Dr. Hoffstetler (Michael Stuhlbarg), a scientist working under Strickland and, secretly, for the Russians (remember, this story is set in the 1960s), sees the Asset’s intellect, its communicative capabilities, as proof of its humanity, and refuses both of his masters’ orders to kill the fish man: Strickland wants to vivisect it for study, the Russians want it euthanized for the sole purpose of denying the Americans a chance to learn from its unique biology. And of course there’s Elisa, who sees in the Asset a being that reflects her own isolation and loneliness and desperate need for connection; if the idea of a human falling in love with the aquatic humanoid makes you feel icky, it’s the substance of that love that matters more than the image. Do keep that in mind and hold your aversions in reserve.
As this group of like-minded individuals rallies around the Asset and Elisa, del Toro watches with compassionate spirit plus a healthy dose of veneration. Even if the script he co-wrote with Vanessa Taylor didn’t openly broach the question of the Asset’s possible godhood, we might detect traces of the divine on him anyways. Partly, that’s because he’s a near-unkillable entity capable of recovering from mortal wounds and sparing others from death. (He’s also top-notch at undoing baldness, for what that’s worth.) Chiefly, though, it’s because del Toro’s camera regards him as godlike: The Asset, when first seen in full, unobscured view, towers over Elisa, filling the frame with his scaly, bioluminescent musculature as he sizes her up, unsure whether she’s friend or foe. Later, when he cures Giles (partially, anyways) of his hair loss, he becomes nearly Christlike, laying his hand on Giles in a pose that’s both supplicative and commanding. And he glows. Oh, does the Asset glow. “He’s beautiful,” Giles breathes as he and Elisa break the Asset out of the research lab where he’s held captive. He isn’t kidding. The effect of the Asset’s glimmering skin is mesmerizing.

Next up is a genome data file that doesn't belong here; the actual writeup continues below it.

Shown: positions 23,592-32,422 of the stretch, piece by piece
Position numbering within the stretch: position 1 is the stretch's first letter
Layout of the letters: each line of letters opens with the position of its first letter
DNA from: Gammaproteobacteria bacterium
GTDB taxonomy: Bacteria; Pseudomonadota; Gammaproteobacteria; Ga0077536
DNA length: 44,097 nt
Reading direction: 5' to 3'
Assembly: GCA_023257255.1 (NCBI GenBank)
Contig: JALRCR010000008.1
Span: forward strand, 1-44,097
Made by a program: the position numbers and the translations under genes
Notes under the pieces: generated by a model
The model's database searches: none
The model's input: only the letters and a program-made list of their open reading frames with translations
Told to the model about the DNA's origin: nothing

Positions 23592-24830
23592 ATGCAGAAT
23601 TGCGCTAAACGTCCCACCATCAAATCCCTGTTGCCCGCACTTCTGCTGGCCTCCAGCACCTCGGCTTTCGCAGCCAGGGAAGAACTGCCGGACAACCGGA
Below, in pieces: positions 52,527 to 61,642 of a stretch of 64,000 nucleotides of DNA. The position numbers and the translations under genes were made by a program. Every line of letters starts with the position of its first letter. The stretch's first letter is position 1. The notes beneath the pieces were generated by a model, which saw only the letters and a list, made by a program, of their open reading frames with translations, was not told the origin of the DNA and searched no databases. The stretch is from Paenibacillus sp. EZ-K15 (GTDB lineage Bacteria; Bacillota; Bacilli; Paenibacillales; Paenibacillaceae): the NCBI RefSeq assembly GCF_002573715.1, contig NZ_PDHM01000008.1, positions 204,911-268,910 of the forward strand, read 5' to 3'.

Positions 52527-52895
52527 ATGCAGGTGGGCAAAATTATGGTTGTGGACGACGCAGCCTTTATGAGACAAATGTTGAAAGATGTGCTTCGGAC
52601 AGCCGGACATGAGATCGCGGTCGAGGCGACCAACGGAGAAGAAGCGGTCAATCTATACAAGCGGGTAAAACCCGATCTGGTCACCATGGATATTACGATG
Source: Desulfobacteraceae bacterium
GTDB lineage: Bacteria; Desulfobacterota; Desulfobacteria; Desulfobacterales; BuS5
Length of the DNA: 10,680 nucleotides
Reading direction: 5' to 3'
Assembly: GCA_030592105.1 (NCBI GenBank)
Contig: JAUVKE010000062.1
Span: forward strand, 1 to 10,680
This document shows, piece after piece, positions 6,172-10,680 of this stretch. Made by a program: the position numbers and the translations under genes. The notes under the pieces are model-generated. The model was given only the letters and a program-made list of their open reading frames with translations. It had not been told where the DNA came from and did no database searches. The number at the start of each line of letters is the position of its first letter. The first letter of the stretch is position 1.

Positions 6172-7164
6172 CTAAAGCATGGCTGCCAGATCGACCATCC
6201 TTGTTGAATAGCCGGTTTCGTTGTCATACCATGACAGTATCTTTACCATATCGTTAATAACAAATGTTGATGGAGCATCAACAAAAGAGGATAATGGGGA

That’s the wonder of del Toro: The wonder of bearing witness to the forest god in Hellboy II: The Golden Army, of seeing Ofelia flee from the Pale Man in Pan’s Labyrinth, of touring the crumbling Allerdale Hall in Crimson Peak, and of realizing the entwined relationship between wonder and horror, bewilderment, and even straight-up disbelief. Strickland spends The Shape of Water attempting to tame the Asset like an animal. Del Toro’s wonder is his form of honesty; it gives The Shape of Water’s nostalgia element, borne out by the Creature From the Black Lagoon homage and Elisa's and Giles’ soft spot for classic musicals, ballast. (The film’s multiple musical interludes, culminating in a gorgeous black- and-white number with Hawkins and Jones, feel more authentic to their sources than the whole of last year’s La La Land, a nostalgia piece built with top-down design.)
When we reach the end of the film, as the Asset rises from the dead, Strickland is struck by the dawning realization that the Asset may have been a god all along (and then immediately struck by the Asset’s razor-sharp claws). Even he is forced to accede to the wonder everyone else feels for the Asset, albeit from a completely different point of view. But perhaps it’s better to know del Toro’s wonder at the very end than to never know it at all.